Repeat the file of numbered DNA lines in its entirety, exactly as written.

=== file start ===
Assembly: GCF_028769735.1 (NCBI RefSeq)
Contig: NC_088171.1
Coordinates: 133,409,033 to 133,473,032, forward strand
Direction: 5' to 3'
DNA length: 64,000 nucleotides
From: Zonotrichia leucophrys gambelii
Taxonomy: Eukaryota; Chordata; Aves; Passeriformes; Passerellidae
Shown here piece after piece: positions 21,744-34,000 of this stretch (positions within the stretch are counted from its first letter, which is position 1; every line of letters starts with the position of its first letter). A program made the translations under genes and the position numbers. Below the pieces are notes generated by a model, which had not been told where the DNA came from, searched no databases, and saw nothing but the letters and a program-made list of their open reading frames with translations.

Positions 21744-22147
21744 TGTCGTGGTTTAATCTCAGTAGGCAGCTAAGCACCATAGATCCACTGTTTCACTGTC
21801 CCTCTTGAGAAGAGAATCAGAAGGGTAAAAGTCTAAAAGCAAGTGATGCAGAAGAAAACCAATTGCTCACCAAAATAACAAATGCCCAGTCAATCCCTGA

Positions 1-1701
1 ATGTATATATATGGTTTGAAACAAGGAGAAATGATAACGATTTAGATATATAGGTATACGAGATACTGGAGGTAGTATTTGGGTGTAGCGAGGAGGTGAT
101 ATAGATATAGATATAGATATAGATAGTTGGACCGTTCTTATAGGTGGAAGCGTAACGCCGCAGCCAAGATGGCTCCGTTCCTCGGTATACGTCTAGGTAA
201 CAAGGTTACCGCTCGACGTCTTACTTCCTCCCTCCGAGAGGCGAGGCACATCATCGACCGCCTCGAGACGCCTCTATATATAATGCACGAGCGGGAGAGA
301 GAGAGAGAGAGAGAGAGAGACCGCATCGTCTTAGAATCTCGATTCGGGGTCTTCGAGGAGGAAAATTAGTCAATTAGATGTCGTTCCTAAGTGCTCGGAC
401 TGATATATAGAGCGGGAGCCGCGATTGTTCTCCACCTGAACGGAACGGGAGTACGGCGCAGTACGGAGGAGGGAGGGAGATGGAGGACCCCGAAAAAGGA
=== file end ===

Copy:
Assembly: GCF_028769735.1 (NCBI RefSeq)
Contig: NC_088171.1
Coordinates: 133,409,033 to 133,473,032, forward strand
Direction: 5' to 3'
DNA length: 64,000 nucleotides
From: Zonotrichia leucophrys gambelii
Taxonomy: Eukaryota; Chordata; Aves; Passeriformes; Passerellidae
Shown here piece after piece: positions 21,744-34,000 of this stretch (positions within the stretch are counted from its first letter, which is position 1; every line of letters starts with the position of its first letter). A program made the translations under genes and the position numbers. Below the pieces are notes generated by a model, which had not been told where the DNA came from, searched no databases, and saw nothing but the letters and a program-made list of their open reading frames with translations.

Positions 21744-22147
21744 TGTCGTGGTTTAATCTCAGTAGGCAGCTAAGCACCATAGATCCACTGTTTCACTGTC
21801 CCTCTTGAGAAGAGAATCAGAAGGGTAAAAGTCTAAAAGCAAGTGATGCAGAAGAAAACCAATTGCTCACCAAAATAACAAATGCCCAGTCAATCCCTGA

Positions 1-1701
1 ATGTATATATATGGTTTGAAACAAGGAGAAATGATAACGATTTAGATATATAGGTATACGAGATACTGGAGGTAGTATTTGGGTGTAGCGAGGAGGTGAT
101 ATAGATATAGATATAGATATAGATAGTTGGACCGTTCTTATAGGTGGAAGCGTAACGCCGCAGCCAAGATGGCTCCGTTCCTCGGTATACGTCTAGGTAA
201 CAAGGTTACCGCTCGACGTCTTACTTCCTCCCTCCGAGAGGCGAGGCACATCATCGACCGCCTCGAGACGCCTCTATATATAATGCACGAGCGGGAGAGA
301 GAGAGAGAGAGAGAGAGAGACCGCATCGTCTTAGAATCTCGATTCGGGGTCTTCGAGGAGGAAAATTAGTCAATTAGATGTCGTTCCTAAGTGCTCGGAC
401 TGATATATAGAGCGGGAGCCGCGATTGTTCTCCACCTGAACGGAACGGGAGTACGGCGCAGTACGGAGGAGGGAGGGAGATGGAGGACCCCGAAAAAGGA